As we toured the campus I took copious mental notes including a short ponder on how you were too busy for a returned phone call or email to our staff yet, your email-ready smartphone was all but attached to your hand the entire unofficial visit.
Upon your departure, our staff reviewed your stats, strength numbers and transcripts. All are impressive, but of course we had to see you compete. Unfortunately, the highlight film you left us with that was edited to perfection to omit mistakes, was unhelpful.
Despite my reservations, I made the trip to watch your game live so I could determine if your resume matched your talent. After observing only a few minutes of the team warm-up, I noted that you were clearly the most gifted on your squad. However, your talent was unfortunately overshadowed by the lack of energy and effort you displayed.
At halftime, the team huddled up and as always when observing recruits, I honed in carefully on your demeanor and body language. I watched you walk in the opposite direction of your teammates and take a seat on the bench away from the group. You did not return to the team circle until prompted by your assistant coach. As the head coach spoke, I observed you break off into a private conversation with another teammate, rather than offering the coach your attention.
In the second half, when you scored I noticed you waited for the other players to huddle around you and celebrate. In contrast, when a teammate scored, you retreated to your position without acknowledging or congratulating them.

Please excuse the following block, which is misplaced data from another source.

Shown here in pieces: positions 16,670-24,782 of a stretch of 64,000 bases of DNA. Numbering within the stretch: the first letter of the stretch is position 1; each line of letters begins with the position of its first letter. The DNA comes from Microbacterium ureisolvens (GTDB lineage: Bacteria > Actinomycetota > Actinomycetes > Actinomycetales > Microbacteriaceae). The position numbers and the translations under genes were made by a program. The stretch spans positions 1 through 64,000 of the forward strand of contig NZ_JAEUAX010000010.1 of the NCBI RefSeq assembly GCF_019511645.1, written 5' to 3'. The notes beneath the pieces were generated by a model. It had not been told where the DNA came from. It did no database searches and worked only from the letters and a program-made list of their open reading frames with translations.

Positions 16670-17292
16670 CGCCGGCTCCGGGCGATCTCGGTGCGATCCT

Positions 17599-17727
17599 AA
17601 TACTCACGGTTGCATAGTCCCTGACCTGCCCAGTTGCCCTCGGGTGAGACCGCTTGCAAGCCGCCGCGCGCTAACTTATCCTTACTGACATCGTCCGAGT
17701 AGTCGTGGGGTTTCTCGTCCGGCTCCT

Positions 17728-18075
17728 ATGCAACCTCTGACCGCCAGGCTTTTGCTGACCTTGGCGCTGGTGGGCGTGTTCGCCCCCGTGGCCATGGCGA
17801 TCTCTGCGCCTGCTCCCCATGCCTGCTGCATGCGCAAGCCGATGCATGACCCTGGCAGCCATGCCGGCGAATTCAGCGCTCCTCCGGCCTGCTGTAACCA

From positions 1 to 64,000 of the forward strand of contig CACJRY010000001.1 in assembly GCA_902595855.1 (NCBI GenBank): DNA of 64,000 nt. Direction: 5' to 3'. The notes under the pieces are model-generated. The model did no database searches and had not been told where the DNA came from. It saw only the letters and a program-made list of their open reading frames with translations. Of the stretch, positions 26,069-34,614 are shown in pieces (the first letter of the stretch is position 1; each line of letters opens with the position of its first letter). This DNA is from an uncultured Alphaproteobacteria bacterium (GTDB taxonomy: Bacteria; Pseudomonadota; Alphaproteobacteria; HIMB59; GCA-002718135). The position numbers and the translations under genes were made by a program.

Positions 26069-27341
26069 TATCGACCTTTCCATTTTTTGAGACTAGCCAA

You added much depth in the scoring category with some impressive runs but when you made mistakes you became vocal and eager to point out where your teammates needed to improve. You had moments of greatness but they were followed by sporadic lulls of half-hearted effort.
As you are the team captain, I found it disappointing that you did not contribute to the post game team discussion. I watched as your mother brought over snacks and saw that you made no effort to assist her in bringing those large containers of cupcakes from the bleachers out to your 40 other teammates. Last, as the rest of the team broke the field down and put equipment away, you found a quiet spot on the empty bench to text on your phone.
Perhaps as a high school-age athlete, these are behaviors you are simply unaware of. In a world where you are being taught the X’s and O’s of mastering a sport, so much practice and dialogue in character building is diminishing. I realize that you have been told repeatedly by many of your previous coaches that you are amazing in your sport. However, players like you, with similar demeanor are a dime a dozen.